For months, Democrats have drawn battle lines between two camps, which come down to two answers to the question, "What do we need most in Washington: change or experience?" Obama has pinned the hopes of his candidacy on messages of a fresh beginning; Clinton on the steely resilience of weathering many political storms.
The real answer, which Democratic voters are speaking loud and clear, is that we need both. A spirit of change PLUS deep experience equals something more than either alone. Change + Experience = Wisdom.
Wisdom is what will be required to address the quagmire in Iraq. Wisdom will be required to address an economy in a tailspin. And it is wisdom that can bridge partisan divides to solve health care and myriad social problems. Wisdom alone can turn the next four years into an opportunity for America to regain health and vibrancy and true our course as a country.
Experience, by itself, cannot break the gridlock of Washington and rekindle the dreams of the American people. Change, by itself, cannot navigate economic meltdown, environmental crisis, and overseas disasters. They need each other as complements and collaborators. The challenges on our nation's agenda are simply too large for one principle to exclude the other. The world cannot afford for us to move too slowly nor to move unskillfully.
That is why the overarching message of recent Democratic primaries is that Obama and Clinton need to combine as a single ticket. Not only are they the recognized and beloved leaders of key Democratic constituencies, they carry complementary virtues and skills which will be absolutely essential in the next White House. Obama needs the vast experience of Clinton at his side daily if he is to become the wise leader we need now. And Clinton needs to acknowledge that she cannot lead the change the nation hungers for in the same way that Obama can.
My concern with Obama at the moment is that he appears to no longer be listening to the voters, voters who are sending him a clear message that they want Hillary as well. "Yes," they are saying, "You are the presumed nominee. But we are still voting for Clinton because she represents what we need to see in our leader." A 40-point victory over the presumed nominee in West Virginia is a clear message from the voters that simply must be listened to.
Instead, his campaign has focused its messages on the math of delegates and the pending competition with McCain, assuming these voters will fall in line once the nomination is secured. This voter-deafness is a shadow side of the impulse towards change, which can become so absorbed in the battle to win that it forgets its core principles. In this case, Obama has vowed to bring the country together and yet he is not attempting to truly bring together the Democratic party together by committing to a combined ticket with Clinton if he is the nominee. He is hedging on the question and his campaign appears to lean towards lesser-known and potentially easier combinations. To me, this undermines my trust in his wisdom. With a leader of change at the helm as final decision-maker, we then absolutely need the most experienced people available to shape the process of change intelligently. Clinton has the White House experience that Obama needs at his side.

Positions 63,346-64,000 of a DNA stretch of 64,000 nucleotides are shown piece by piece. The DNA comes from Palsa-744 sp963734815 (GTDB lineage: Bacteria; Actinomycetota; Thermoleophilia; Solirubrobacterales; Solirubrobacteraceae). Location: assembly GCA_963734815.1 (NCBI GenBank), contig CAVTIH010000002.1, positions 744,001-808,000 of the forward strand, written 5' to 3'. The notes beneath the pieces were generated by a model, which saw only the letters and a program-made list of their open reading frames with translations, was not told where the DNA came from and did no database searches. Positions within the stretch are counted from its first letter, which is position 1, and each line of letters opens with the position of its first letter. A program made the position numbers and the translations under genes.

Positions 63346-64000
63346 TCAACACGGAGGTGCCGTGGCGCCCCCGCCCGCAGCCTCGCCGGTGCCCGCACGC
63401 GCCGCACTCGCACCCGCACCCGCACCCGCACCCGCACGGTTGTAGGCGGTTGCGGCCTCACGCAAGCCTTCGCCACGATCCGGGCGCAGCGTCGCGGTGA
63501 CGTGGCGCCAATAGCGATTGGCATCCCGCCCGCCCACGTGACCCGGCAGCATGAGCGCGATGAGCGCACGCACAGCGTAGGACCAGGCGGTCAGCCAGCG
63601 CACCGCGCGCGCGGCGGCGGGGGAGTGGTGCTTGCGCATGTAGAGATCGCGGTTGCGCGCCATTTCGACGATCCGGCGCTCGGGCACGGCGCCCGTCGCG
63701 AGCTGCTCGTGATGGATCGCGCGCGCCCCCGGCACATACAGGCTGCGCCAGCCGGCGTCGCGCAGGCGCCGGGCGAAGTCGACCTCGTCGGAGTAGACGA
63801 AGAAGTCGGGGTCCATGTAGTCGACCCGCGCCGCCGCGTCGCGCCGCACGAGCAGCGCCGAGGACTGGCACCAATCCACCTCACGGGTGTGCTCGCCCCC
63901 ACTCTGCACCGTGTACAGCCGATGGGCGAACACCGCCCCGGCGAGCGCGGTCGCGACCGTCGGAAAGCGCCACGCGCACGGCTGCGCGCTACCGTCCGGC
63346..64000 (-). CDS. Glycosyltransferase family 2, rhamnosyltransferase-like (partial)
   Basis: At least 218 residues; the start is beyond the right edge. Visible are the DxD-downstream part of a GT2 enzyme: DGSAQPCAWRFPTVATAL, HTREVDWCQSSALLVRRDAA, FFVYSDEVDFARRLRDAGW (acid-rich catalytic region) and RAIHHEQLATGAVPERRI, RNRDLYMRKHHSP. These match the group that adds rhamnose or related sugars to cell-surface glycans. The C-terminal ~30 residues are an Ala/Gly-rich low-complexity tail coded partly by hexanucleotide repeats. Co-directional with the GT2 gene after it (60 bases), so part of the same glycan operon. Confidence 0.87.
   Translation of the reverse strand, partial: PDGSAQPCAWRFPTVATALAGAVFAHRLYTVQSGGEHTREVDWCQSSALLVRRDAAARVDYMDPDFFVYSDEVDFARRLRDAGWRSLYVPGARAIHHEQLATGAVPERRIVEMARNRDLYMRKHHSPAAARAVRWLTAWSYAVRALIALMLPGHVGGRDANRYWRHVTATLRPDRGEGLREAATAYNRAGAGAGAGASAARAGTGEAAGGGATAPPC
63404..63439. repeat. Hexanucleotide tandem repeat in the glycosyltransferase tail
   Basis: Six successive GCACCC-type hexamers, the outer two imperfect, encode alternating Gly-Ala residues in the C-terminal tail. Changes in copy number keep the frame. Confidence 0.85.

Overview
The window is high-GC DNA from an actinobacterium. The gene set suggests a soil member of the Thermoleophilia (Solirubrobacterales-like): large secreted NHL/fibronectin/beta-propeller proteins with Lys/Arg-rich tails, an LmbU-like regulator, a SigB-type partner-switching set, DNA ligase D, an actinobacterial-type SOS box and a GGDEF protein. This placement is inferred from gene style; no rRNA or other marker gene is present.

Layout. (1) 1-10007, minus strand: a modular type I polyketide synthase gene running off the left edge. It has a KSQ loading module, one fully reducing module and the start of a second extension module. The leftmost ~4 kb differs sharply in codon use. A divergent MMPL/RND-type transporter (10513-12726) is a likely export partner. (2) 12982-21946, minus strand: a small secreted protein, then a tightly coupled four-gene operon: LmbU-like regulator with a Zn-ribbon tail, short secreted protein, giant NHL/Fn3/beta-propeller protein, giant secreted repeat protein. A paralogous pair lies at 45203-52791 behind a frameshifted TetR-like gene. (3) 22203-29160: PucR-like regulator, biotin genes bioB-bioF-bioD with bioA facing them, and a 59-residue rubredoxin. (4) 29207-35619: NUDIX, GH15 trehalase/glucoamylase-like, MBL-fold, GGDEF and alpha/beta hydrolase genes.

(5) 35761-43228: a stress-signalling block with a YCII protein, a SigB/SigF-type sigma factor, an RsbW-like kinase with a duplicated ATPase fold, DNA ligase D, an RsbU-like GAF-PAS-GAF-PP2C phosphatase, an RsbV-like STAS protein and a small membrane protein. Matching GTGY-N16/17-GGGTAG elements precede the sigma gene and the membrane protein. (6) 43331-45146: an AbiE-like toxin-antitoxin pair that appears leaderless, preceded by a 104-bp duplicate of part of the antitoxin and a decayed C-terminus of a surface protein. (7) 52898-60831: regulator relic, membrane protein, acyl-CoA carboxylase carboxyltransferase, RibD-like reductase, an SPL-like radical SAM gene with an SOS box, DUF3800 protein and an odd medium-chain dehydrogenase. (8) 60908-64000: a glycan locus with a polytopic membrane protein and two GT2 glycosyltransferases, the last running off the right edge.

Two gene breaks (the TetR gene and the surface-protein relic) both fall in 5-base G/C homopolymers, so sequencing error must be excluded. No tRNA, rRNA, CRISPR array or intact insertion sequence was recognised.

On the other side, Clinton, in her zeal to win, has moved down the slippery slope of changing the rules of engagement; where she once fully agreed that Florida and Michigan elections were invalid, she now attempts to change the rules to suit her own candidacy. This is an example of the political impulse towards power-at-all-costs that has undermined the trust of our country -- it's the shadow side of experience, which becomes fixated on only preserving power.
Both Obama and Clinton are being forced to grow in this race, as well as become more humbled by the task ahead. Clinton must acknowledge that Obama carries the mantle of leadership more powerfully than she does now -- a relative unknown has beaten her formidable political establishment Obama needs to understand the limits to how effective a movement for change can be without experience at its side. He thus needs to acknowledge Clinton's more extensive resume by putting aside any personal differences and naming her as his VP, which would demonstrate his real qualification to actually be the President.
If they were both to now commit to a combined ticket, whatever the outcome of the remaining months, the Democratic Party would not only come together sooner rather than later, it would also demonstrate the wisdom and ability to bridge divides that we truly will need in Washington for the next four years. That is the message that both candidates need to hear.
Originally published at OpEdNews.com